Access 2019 For Dummies
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When you open a Microsoft Access database — be it an existing one or one you’re just starting from a blank database or a template — the workspace changes, offering the Ribbon and its tabs shown here (Home, Create, External Data, and Database Tools). These tabs are not to be confused with the context-sensitive tabs that appear when various database objects (the tables, forms, queries, or reports that make up your database) are created or edited.

access-ribbon-tabs The main Ribbon tabs appear when you open a database.

When the Ribbon tabs first appear, many of their buttons are dimmed — because they don’t become available until you’re doing something that warrants their use. For example, if you haven’t opened any tables, forms, reports, or queries in your open database, the tools for editing or formatting your database will appear on the tabs, but they’ll be dimmed, which indicates that they’re unavailable. Tools for creating new components are available on the Create tab, but anything that works with existing data will be dimmed.

After you open a table, report, query, or form, the tools for that object become available. Displaying a form in Layout view, for example, adds the Form Layout Tools group of tabs to the main set of five tabs, as shown.

access-relevant-buttons The buttons relevant to what’s open and active in your database are available when you need them.

Clicking tabs in Access 2019

To move from one tab on the Ribbon to another, simply click the tab’s name. It’s easy to see which tab is currently open — as shown here, the Create tab stands out from all the other tabs, and you can see all its buttons. When you mouse over another tab, that tab brightens, too, but you don’t see its buttons until or unless you click the tab.

access-active-tab You can easily tell the active tab (Create) from the inactive ones.

After you’ve created an object — say a table, by clicking Table on the Create tab — the Home tab is displayed, and a new label (Table Tools) appears above the context-sensitive Fields and Table tabs. See? Access knows what you need based on whatever you’ve just done within the application.

Using the Access 2019 buttons

Access buttons come in two varieties:
  • Buttons that do something when they’re clicked: Either opening a dialog box or wizard or performing some change or task in your open table, report, query, or form.
  • Buttons that represent lists or menus of choices: This latter variety comes in two flavors of its own:

Drop-down list buttons are accompanied by a small, down-pointing triangle, appearing to the button’s right. When you click the triangle, a list of options appears, as shown.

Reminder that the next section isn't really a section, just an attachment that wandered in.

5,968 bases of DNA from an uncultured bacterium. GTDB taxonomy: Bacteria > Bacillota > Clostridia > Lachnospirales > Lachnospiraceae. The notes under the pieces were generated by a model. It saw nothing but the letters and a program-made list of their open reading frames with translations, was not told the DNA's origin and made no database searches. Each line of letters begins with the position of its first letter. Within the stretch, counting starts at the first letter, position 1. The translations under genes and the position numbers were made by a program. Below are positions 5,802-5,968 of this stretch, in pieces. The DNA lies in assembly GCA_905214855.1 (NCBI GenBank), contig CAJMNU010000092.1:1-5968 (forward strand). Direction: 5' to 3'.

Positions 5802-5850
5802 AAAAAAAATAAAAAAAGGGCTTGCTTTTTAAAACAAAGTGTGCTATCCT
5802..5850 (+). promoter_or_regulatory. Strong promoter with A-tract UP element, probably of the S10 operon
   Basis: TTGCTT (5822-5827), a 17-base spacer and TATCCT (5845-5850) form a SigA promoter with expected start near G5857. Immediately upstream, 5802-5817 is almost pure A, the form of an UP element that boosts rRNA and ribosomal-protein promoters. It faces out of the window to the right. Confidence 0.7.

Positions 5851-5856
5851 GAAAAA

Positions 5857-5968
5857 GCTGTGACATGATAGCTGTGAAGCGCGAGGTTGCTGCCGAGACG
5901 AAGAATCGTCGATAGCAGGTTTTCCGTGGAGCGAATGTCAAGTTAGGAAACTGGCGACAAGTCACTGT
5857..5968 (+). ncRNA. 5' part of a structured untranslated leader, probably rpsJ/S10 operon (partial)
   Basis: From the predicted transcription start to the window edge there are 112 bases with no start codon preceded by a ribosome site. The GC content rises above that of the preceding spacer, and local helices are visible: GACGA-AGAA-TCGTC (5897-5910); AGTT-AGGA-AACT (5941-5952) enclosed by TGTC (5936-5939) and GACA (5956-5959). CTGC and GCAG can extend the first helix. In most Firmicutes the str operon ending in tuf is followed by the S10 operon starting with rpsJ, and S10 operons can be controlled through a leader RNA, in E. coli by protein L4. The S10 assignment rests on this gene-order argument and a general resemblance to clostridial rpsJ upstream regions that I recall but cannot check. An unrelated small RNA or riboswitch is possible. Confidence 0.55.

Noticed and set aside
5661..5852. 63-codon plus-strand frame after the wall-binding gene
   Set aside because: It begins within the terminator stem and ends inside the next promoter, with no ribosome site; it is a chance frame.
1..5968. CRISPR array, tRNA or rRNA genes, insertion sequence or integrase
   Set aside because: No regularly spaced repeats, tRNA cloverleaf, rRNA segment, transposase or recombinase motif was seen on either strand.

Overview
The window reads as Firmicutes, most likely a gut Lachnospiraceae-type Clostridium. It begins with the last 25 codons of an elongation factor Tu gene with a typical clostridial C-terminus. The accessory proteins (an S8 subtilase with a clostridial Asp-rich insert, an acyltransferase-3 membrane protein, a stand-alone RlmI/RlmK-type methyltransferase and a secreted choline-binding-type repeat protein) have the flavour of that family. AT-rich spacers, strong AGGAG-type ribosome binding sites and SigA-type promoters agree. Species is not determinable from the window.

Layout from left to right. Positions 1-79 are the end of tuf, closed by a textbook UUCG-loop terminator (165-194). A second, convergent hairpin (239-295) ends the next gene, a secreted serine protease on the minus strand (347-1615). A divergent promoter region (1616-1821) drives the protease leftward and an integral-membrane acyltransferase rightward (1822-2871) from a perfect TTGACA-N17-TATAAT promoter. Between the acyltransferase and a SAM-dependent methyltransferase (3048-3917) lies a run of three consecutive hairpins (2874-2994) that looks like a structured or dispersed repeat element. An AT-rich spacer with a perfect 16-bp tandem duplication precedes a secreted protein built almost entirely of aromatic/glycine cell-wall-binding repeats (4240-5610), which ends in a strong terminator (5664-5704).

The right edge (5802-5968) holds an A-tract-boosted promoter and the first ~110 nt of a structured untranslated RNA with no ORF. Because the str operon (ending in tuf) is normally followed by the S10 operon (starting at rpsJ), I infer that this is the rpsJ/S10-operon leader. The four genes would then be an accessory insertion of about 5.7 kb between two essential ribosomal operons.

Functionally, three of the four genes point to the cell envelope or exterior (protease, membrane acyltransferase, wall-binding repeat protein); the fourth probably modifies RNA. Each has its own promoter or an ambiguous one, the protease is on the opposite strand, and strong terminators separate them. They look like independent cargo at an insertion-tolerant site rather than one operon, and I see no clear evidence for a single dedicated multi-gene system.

access-button-choice Click the triangle to the right of the button and make a choice.
  • Some buttons have a down-pointing triangle at the bottom of the button (as shown here). Click the bottom half of the button (or on the triangle), and a menu appears.
access-menu-buttons Menu buttons display a — surprise! — menu when clicked.

The File tab and Quick Access tools

If you’re fresh from using a pre-2007 version of Office (XP and previous), you’ll be relieved to see a File tab. Office 2007 users lost that familiar word in that version’s interface, replaced then by an Office button, with no comforting word File on it. The word File came back in 2010, however, displaying Backstage view, for opening files, saving files, starting new files, printing, and customizing Access through the Options command. The File tab remains in Access 2019, and is shown here.

access-file-tab Craving the File menu’s tools? Click the File tab to choose from a series of commands on the left.

When you’re in a database and click the File tab, you’re taken to the Info display, showing information about the open database.

Where’s the Quick Access Toolbar? It appears while you’re in a database, but it disappears when you go to the File tab. No problem; to see it again, just click the Back button in the File panel, and you’re back to your database, with the Quick Access Toolbar in the uppermost left of the workspace. If you want to customize the Quick Access Toolbar, click the triangle at the right end of the toolbar. It offers a pop-up menu with several choices, from a list of commands you can add to the toolbar (such as New, Open, Email, or Quick Print — the ones already in use have a check mark next to them) to commands that allow you to Customize Quick Access Toolbar and Show Below the Ribbon.

Access panes, panels, and context-sensitive tools

Depending on what’s going on within the workspace — that is, what you’ve just done as you edit your table, report, query, or form, or which button you’ve clicked on one of the Ribbon tabs — Access offers relevant onscreen tools and panels. As an example of this context-sensitive feature, if you open a table and click the Report button on the Create tab (see the Reports section of the Create tab), not only does a report appear, but you also get new tabs — Design (shown here), Arrange, Format, and Page Setup, under the heading “Report Layout Tools”.

access-reporting-tools Reporting-related tools appear precisely when they’re needed.

As you work with Access, you’ll get a feel for what’s going to appear when you do certain things. Things appear and disappear as you work because Access offers you just what you need for the task you’re performing or feature you’re using.

About This Article

This article is from the book:

About the book authors:

Laurie Ann Ulrich has trained more than 20,000 people to make better, more creative use of their computers. She has created online courses and written more than 30 books.

Ken Cook built and manages a computer consulting business that has helped users for over 20 years. He's an expert at creating Microsoft Office and Access database solutions and teaches online Access courses.

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